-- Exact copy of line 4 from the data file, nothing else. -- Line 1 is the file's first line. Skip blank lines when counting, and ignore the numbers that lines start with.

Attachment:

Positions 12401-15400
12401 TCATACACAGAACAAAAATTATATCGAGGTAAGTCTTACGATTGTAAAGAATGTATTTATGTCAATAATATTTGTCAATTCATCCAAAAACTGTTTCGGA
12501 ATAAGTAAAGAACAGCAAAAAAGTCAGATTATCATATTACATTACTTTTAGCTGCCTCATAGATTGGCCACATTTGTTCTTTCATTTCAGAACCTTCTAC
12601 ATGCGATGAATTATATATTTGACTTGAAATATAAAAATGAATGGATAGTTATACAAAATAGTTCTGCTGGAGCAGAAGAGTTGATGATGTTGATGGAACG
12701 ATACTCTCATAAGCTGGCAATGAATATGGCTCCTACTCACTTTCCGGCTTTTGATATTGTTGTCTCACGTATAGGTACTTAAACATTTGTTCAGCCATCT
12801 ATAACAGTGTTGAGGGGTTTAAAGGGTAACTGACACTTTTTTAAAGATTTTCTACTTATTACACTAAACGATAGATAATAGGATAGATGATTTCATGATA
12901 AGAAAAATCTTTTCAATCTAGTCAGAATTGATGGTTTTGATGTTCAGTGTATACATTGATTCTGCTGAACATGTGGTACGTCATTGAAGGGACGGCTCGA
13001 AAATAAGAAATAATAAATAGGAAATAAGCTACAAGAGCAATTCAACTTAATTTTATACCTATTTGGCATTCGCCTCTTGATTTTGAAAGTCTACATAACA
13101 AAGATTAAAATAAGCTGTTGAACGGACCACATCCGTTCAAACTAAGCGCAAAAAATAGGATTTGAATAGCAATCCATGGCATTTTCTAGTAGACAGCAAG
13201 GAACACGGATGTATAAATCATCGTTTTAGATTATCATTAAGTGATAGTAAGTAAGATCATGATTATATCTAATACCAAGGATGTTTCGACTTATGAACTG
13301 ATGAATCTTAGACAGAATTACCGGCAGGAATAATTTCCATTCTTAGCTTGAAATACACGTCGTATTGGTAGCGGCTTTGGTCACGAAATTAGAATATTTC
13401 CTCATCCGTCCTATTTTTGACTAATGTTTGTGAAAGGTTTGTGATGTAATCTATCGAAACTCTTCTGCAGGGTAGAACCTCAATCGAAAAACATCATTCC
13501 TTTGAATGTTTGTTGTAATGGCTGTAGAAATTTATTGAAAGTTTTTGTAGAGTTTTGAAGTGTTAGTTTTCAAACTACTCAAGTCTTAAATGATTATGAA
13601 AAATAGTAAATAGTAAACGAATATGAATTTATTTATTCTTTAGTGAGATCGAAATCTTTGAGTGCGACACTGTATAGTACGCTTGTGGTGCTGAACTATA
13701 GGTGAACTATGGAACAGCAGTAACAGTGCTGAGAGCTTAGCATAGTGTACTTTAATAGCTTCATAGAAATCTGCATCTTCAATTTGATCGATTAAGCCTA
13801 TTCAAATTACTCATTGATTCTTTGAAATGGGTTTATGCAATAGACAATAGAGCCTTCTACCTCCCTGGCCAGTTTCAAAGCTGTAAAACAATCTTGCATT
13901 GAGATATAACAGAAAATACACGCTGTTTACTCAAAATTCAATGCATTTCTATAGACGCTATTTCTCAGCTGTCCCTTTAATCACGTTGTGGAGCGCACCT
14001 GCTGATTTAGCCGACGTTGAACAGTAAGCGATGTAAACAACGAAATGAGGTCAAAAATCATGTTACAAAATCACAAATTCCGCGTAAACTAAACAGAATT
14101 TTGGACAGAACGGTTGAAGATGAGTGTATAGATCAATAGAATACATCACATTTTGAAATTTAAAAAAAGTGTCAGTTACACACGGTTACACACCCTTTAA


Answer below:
12601 ATGCGATGAATTATATATTTGACTTGAAATATAAAAATGAATGGATAGTTATACAAAATAGTTCTGCTGGAGCAGAAGAGTTGATGATGTTGATGGAACG